Students at the University of Virginia have voted to continue the "single sanction" honor system that has governed the school since 1842. The system provides for one penalty, expulsion, for students found to have violated the school's honor code.

In two days of voting on a referendum proposal to soften the penalty for first offenders to suspension, 3,216 students voted to keep the old system and 2,670 favored amending it. Six other attempts to change the code have failed in the last decade.

"This puts the question to rest for quite a few years," said Nancy Lyons, chairman of the university's honor committee. " . . . Tonight is a visible sign that the students do support our system." The code is administered wholly by students.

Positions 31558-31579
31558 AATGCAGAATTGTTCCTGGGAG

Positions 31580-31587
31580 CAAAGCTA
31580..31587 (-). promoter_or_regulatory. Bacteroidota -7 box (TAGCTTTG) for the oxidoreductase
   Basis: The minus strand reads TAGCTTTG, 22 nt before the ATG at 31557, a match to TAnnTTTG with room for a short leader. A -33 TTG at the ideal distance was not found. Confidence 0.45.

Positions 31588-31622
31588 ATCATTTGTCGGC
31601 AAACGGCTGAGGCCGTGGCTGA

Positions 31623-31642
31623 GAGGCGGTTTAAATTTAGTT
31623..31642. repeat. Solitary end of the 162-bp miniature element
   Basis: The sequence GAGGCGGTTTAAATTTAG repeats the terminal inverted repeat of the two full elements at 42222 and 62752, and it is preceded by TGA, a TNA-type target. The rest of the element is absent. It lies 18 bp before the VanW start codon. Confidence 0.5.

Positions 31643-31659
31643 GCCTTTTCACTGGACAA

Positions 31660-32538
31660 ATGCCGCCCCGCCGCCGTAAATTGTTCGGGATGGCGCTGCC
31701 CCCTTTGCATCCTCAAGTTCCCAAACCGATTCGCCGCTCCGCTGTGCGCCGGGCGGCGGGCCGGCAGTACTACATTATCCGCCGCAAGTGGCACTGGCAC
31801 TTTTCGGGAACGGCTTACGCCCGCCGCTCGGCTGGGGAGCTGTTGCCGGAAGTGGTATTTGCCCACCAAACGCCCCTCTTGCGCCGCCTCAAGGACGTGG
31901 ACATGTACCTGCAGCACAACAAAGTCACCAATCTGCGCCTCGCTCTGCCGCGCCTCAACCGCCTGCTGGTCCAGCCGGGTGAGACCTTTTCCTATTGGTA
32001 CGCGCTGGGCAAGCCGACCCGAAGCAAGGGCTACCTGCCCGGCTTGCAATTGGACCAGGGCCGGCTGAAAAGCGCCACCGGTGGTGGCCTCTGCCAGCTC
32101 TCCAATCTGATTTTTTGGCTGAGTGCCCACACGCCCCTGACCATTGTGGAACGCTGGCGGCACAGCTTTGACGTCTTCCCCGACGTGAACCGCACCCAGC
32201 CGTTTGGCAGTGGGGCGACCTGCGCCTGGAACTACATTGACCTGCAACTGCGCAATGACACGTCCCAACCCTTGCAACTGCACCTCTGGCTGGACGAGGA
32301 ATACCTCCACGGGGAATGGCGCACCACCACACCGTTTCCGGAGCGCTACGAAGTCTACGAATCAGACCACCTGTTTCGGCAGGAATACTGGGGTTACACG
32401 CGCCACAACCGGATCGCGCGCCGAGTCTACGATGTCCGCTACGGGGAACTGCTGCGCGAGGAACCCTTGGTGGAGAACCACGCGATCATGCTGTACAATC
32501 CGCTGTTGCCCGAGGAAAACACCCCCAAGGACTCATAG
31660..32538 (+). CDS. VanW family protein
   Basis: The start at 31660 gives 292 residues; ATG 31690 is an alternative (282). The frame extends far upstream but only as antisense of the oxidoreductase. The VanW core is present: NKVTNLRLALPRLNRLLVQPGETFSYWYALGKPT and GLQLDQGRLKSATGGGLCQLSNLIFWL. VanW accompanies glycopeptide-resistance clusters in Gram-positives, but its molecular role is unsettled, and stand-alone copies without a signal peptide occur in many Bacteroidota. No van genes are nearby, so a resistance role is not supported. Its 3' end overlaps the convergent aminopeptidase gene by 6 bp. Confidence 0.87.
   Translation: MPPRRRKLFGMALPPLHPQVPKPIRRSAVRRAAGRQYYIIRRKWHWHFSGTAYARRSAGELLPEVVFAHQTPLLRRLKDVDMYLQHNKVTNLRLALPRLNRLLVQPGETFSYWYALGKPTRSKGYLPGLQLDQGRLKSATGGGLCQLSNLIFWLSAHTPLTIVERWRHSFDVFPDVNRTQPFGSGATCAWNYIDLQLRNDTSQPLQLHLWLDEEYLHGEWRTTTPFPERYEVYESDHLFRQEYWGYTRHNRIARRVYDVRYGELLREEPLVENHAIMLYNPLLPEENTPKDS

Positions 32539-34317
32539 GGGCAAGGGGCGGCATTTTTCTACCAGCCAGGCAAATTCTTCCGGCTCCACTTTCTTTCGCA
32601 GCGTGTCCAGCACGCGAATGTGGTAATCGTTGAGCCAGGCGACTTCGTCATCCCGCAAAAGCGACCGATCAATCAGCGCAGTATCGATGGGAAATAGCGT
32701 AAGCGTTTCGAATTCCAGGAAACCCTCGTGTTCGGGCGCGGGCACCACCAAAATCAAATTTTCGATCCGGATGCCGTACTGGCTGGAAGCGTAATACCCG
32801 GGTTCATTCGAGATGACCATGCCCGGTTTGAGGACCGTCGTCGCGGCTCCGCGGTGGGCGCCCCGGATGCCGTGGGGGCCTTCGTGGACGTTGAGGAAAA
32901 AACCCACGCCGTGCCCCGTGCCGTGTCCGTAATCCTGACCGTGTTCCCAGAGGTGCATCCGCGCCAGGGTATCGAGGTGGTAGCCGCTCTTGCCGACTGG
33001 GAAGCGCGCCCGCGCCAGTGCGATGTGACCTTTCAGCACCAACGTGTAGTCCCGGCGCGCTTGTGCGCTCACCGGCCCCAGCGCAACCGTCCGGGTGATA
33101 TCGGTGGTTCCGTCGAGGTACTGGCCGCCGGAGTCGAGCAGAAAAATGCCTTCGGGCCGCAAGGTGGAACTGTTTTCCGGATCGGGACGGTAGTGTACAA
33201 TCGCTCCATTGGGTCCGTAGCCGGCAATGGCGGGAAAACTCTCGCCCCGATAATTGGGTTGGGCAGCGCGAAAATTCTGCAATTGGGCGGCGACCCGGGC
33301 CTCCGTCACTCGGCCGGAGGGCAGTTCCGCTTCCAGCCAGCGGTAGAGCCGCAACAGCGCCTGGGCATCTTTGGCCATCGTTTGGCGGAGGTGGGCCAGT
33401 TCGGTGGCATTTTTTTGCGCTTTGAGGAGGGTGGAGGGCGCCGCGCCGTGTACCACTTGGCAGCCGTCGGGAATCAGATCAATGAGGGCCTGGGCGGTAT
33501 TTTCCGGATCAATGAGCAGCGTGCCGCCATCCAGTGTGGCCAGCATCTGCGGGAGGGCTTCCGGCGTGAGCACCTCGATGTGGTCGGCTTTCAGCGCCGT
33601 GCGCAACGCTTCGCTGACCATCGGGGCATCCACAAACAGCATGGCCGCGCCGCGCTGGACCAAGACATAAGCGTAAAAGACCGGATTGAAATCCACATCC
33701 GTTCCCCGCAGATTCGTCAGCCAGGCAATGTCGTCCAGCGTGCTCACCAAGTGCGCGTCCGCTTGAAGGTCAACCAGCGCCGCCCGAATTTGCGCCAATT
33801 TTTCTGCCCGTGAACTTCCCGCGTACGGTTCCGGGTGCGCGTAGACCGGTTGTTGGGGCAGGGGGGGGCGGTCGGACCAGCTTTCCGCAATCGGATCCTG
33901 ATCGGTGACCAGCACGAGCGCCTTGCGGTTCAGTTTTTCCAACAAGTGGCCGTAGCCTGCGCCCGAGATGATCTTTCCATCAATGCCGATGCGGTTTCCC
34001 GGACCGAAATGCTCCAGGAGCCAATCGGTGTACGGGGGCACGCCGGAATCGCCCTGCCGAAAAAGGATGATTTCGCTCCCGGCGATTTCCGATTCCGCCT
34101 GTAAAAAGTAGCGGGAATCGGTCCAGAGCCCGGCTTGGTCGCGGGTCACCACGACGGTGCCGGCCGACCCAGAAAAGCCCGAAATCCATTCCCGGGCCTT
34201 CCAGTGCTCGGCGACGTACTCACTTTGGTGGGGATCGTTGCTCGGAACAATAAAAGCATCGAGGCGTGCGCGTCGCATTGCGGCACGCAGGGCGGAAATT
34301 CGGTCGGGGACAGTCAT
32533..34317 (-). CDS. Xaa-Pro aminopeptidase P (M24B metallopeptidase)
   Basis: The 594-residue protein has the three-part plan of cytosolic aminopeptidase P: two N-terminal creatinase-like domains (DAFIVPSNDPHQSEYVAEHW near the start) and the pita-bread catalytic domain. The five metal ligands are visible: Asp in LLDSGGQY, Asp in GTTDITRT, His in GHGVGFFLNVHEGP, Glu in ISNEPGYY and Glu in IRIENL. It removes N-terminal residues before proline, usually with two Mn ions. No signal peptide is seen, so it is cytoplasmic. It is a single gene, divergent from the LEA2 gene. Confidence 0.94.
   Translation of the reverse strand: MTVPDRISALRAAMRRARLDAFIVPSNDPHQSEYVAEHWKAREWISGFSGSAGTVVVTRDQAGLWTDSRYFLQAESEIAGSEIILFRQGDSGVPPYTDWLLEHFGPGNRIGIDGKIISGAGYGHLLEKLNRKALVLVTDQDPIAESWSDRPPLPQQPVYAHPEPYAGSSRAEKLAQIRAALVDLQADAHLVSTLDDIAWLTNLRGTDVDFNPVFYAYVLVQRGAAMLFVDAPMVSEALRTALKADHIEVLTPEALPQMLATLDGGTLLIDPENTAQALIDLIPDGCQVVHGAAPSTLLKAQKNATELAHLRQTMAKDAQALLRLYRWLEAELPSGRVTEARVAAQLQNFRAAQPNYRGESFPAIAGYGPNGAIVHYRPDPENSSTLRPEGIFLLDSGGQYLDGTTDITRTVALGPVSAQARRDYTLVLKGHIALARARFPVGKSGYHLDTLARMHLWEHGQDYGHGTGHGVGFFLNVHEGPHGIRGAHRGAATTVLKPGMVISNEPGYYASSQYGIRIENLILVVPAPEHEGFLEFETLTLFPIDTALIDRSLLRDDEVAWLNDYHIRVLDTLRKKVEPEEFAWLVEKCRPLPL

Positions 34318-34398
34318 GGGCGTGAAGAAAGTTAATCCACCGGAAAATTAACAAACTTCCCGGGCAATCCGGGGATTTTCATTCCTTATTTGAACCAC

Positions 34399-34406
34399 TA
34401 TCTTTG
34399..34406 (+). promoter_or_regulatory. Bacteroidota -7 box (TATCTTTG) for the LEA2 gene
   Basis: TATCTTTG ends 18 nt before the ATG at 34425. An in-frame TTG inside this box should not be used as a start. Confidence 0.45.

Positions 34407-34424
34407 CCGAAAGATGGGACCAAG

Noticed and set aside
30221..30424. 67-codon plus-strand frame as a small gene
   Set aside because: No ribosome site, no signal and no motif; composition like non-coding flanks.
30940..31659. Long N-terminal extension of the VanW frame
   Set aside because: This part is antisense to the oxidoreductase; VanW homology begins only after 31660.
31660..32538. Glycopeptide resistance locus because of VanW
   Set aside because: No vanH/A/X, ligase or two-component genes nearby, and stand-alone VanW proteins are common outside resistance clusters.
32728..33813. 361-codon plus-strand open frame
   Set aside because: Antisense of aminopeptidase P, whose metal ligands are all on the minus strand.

Critics of the system argued that the harshness of the expulsion penalty means that students are reluctant to enforce the penalty on one another and that lying, cheating on exams and theft go on unrecognized at the university.

Its supporters said the single sanction was the backbone of a system that had long worked well. Its severity, they said, ensured that no trivial cases would be brought and that student jurors would deliberate carefully before convicting.

Even though the university has more than doubled in size to about 16,000 students in the last 15 years, students still are usually left alone in classrooms for exams without proctors or allowed to take test questions home. Dormitories are generally unlocked, and most local merchants accept student checks.